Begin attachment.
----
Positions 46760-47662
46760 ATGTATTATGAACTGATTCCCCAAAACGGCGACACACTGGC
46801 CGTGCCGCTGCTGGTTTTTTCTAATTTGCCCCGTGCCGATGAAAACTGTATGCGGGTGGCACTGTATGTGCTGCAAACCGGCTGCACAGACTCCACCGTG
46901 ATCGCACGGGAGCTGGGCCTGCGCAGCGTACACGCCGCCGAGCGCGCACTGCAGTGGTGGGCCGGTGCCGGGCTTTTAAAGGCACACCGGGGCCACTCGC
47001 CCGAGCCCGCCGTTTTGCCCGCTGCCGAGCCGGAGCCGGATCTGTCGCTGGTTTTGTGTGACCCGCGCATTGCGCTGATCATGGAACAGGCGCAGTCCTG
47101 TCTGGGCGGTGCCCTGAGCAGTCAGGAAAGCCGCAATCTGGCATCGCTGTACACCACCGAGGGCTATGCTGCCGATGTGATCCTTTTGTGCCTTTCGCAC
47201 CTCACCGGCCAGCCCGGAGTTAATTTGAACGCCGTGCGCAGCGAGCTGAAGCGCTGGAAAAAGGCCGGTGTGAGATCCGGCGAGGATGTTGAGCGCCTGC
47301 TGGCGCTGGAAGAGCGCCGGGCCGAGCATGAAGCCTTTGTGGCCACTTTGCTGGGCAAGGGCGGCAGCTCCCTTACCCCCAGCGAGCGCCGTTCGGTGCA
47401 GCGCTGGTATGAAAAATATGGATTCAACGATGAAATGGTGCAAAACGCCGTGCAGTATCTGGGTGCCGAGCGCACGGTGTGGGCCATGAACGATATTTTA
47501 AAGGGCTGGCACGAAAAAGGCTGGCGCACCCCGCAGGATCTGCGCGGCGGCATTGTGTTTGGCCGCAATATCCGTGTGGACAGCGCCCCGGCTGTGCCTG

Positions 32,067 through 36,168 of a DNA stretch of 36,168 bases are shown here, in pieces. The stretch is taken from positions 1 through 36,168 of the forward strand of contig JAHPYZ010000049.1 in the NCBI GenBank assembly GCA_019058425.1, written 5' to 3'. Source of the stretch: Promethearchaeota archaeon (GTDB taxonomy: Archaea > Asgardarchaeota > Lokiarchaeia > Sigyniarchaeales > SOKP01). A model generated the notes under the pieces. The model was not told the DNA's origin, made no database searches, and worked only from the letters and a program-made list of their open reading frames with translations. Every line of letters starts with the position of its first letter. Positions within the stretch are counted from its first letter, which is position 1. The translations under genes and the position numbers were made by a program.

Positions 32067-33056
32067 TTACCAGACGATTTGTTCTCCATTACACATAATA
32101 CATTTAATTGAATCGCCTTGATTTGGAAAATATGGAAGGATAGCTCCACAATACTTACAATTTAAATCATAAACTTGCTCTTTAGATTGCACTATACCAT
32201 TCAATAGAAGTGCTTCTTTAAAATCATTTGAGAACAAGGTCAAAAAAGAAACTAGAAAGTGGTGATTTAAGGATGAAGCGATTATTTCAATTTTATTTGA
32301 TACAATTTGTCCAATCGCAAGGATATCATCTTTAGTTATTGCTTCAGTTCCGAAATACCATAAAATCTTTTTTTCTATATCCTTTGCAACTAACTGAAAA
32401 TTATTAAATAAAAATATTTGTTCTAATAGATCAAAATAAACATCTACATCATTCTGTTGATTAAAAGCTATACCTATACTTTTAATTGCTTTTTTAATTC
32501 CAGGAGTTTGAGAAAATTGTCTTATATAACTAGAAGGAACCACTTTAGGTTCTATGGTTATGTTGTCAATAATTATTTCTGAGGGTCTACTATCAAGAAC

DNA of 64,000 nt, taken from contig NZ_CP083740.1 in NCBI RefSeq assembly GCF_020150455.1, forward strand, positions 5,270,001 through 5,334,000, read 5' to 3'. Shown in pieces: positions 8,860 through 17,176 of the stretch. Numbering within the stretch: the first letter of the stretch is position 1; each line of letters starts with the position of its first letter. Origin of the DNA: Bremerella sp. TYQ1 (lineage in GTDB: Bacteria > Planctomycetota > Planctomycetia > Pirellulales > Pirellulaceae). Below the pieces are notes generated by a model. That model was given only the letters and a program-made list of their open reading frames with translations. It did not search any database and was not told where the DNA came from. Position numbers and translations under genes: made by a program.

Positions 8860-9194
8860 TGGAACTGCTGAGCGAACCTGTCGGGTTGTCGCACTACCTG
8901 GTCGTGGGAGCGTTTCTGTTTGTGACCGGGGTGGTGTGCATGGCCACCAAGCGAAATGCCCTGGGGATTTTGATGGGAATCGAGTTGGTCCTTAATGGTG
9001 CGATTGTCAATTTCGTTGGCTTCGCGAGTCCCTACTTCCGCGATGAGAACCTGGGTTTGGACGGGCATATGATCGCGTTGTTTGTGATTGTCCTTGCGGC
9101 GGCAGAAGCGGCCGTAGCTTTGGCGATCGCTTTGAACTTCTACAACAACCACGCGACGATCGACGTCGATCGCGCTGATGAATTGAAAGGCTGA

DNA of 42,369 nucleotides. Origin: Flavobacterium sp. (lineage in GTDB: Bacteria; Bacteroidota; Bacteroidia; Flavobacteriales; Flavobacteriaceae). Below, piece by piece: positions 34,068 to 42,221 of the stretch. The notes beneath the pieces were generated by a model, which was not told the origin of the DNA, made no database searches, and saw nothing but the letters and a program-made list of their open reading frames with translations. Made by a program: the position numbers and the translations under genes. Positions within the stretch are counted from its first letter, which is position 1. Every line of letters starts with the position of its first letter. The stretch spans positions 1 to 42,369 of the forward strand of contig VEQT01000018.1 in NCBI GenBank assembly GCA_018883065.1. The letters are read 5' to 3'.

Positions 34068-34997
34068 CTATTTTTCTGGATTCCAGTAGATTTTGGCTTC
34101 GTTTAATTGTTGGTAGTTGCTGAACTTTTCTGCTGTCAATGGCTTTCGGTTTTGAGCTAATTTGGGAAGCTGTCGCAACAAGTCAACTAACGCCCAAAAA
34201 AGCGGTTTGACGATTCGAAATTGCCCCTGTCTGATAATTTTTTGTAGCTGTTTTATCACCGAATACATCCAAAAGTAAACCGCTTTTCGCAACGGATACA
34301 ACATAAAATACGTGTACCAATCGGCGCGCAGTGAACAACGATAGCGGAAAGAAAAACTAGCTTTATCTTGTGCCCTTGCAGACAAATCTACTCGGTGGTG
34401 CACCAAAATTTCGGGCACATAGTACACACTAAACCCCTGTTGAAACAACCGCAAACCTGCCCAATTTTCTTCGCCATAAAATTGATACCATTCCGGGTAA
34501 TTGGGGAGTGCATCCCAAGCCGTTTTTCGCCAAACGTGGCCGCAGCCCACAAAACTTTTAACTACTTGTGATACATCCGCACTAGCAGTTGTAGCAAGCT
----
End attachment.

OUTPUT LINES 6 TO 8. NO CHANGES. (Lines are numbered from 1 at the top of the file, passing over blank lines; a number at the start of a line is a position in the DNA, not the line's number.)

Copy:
47101 TCTGGGCGGTGCCCTGAGCAGTCAGGAAAGCCGCAATCTGGCATCGCTGTACACCACCGAGGGCTATGCTGCCGATGTGATCCTTTTGTGCCTTTCGCAC
47201 CTCACCGGCCAGCCCGGAGTTAATTTGAACGCCGTGCGCAGCGAGCTGAAGCGCTGGAAAAAGGCCGGTGTGAGATCCGGCGAGGATGTTGAGCGCCTGC
47301 TGGCGCTGGAAGAGCGCCGGGCCGAGCATGAAGCCTTTGTGGCCACTTTGCTGGGCAAGGGCGGCAGCTCCCTTACCCCCAGCGAGCGCCGTTCGGTGCA